Eliza Noyes ’16
Women’s ice hockey
So take me back for a minute. I feel like even as a five year old you were super athletic. What were you up to both then and throughout the next 13 years before you came to the College?
[Laughs.] Well, I was already skating at five. My dad got me my first pair of skate at the age of two and, at five, I was probably already playing all of the sports I would continue through high school. I played soccer, hockey and tennis competitively for four years at my high school, Middlesex [School]. I played lacrosse a little bit, too, but I ended up choosing tennis instead [for the spring athletic season]. I did not really make a choice about what sport I was either best at or wanted to specialize in until I was midway through high school, and hockey was not ever necessarily the sport I was best at. It was just the sport I loved the most, the sport I was the most passionate about. I think it is a true team sport.
If I recall correctly, you were captain of both your hockey team and tennis team at Middlesex School. How did those leadership experiences there guide your high school athletic career, and how have you drawn from them now that you serve as a captain again at Williams?
I was actually a captain of tennis before hockey. I was a tennis captain both my junior and senior years of high school, so that was a great first real leadership experience for me as a junior in high school in leading both by example, but also more vocally than I was used to. Working with my co-captain was the most important lesson I got in high school from working with all three of those teams, my two tennis teams and my hockey team. In my senior year, our hockey team had the best year in Middlesex history. We went 22-3 and lost in the finals of the championship. Williams is a totally different team and a totally different school, but there is the same desire to put the team first here that I had in my senior year of high school, and that is what we are all about this year: putting the team first before any individuals and making that a priority … to win games and have the best team dynamic.
In the extensive research I conducted before interviewing you, I discovered that you had some interesting experiences with injuries throughout your high school athletic career.
That is some extensive research. [Laughs.] I have had a few big ones over the years. I broke my collarbone, had a couple of broken noses and then some pulls and strains here or there, but nothing that kept me too much on the sidelines for too long in hockey and tennis. I was injured a lot in soccer and that was where I learned how to lead from the sidelines which, I think, is a really important thing to do, continuing to be a good teammate and inspiring people. With hockey, I was pretty lucky and was pretty injury-free throughout my upperclassman years.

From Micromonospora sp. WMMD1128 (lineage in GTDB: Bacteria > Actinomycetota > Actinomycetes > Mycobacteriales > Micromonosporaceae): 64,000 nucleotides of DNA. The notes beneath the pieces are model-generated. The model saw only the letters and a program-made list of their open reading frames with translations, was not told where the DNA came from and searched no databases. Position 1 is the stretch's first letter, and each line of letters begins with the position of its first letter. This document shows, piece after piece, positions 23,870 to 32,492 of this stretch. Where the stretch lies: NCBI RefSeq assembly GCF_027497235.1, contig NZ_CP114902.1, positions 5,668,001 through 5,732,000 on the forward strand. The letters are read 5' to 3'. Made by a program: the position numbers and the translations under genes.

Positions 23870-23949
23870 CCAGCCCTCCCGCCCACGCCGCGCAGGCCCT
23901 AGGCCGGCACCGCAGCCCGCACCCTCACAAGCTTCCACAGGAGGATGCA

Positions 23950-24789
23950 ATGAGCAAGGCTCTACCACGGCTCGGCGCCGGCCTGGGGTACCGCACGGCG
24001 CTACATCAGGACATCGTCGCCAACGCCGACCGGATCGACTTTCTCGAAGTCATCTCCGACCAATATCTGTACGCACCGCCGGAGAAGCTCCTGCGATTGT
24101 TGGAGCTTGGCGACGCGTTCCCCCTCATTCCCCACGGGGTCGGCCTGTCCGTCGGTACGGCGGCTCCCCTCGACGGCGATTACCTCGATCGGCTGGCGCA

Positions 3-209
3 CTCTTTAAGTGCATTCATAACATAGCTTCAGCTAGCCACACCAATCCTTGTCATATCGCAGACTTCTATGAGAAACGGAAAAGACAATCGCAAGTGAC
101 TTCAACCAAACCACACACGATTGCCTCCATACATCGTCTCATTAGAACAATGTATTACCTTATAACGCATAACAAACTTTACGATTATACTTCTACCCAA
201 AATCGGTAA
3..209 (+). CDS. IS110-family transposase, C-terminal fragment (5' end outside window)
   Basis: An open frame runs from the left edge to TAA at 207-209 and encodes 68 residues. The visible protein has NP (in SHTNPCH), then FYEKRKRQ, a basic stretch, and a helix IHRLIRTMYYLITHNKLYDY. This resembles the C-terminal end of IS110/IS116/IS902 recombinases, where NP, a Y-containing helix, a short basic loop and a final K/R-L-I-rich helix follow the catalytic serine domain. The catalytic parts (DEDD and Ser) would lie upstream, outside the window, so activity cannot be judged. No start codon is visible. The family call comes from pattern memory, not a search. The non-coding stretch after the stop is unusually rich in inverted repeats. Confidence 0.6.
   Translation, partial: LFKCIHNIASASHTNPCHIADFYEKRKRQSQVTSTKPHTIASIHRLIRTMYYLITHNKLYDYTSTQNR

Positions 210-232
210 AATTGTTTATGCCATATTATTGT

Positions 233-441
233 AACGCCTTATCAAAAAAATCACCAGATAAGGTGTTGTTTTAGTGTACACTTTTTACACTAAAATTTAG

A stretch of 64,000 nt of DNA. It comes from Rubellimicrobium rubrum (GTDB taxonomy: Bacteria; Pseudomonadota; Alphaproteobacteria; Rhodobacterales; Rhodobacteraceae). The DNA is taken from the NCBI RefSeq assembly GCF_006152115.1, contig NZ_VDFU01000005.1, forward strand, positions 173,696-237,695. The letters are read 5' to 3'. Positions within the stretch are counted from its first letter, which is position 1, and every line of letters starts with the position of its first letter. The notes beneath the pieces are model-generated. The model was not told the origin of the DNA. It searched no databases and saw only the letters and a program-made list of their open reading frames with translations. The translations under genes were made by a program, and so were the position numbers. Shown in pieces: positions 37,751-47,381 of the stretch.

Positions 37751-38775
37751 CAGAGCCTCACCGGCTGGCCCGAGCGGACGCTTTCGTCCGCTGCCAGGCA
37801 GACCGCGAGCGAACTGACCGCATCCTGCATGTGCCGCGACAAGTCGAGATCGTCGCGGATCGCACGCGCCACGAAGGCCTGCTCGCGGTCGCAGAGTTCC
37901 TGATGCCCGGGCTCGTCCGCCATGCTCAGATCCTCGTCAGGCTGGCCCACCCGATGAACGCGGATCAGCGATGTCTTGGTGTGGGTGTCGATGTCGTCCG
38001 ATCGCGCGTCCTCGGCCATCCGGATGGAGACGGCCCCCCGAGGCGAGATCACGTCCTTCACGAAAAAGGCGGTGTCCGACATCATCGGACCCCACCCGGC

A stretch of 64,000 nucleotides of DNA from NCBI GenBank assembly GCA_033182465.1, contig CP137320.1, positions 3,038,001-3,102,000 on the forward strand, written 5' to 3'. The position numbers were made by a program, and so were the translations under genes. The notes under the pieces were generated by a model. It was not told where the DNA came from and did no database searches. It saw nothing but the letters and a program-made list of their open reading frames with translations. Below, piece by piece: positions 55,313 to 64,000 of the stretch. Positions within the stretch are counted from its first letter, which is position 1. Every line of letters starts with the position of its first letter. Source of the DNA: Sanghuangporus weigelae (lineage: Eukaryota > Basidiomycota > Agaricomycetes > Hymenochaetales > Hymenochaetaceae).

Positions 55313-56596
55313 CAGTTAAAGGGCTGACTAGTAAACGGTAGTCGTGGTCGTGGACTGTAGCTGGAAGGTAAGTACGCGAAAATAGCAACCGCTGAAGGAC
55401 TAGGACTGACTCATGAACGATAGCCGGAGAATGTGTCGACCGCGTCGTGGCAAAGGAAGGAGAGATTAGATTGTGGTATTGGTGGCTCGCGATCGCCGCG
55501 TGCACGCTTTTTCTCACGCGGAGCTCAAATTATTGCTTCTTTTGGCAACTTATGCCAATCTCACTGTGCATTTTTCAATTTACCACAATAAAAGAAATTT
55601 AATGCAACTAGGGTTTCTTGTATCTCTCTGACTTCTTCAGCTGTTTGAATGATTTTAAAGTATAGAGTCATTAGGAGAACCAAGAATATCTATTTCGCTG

How big a role did the prospect of becoming a collegiate student-athlete steer you towards Williams?
My tennis coach was one of my really big role models in high school, and she thought I could really succeed playing college tennis. I played No. 1 for a couple of years at Middlesex … but after talking to some coaches I just did not think the atmosphere of the sport fit my skill set. For me, talking to hockey coaches really made the decision for me in the end. I definitely do not think I would have been able to play tennis at [the College]; this team is absolutely incredible! I have talked to some other NESCAC coaches and ended up talking to [Head] Coach [Meghan] Gillis as she was going into her first full year. She calls [the Class of 2016] her first recruiting class. I came, I loved Williams and I thought it was a perfect academic and athletic fit. My parents did go here so I have known the campus for a while, and I knew I would love it.
So you are a very engaged member of the community beyond your sport. What is it like balancing it all?
It is a lot. Williams is a crazy school to be a part of, and I always describe it as juggling one too many balls at the same time and sometimes one of them drops. I think junior year was definitely the biggest challenge for that. I really wanted to maintain a lot of friendships, I had my entry of 27 kids, I had my team and myself, my classes and my sleep. I learned to prioritize and be okay with not everything working out all of the time. I think that is a really good lesson for all Williams students.
To what extent do you think hockey and athletics in general will be a part of your life after graduating from the College?
I think I will continue to play hockey. I just love the game so much at this point. Gillis has continued to instill a love for it in me, and I have gotten better at it every year. I am just going to want to keep playing. I can play pickup, play with old teammates. The Williams alumnae hockey community is really strong. I think I will continue to keep up with the team and that the network will just continue to grow. I will come back and I will see some teammates and continue to see them win championships in the years following [my departure]. For my athletic pursuits… I do not see myself not doing something competitive. I think, beyond hockey, I will start to pick up tennis again, and I will be excited to pick up the racket and potentially play a little bit competitively again. I am thinking I could also push myself to do some sprint triathlons at some point in my twenties. We will see. I am not so sure about athletics in my twenties yet.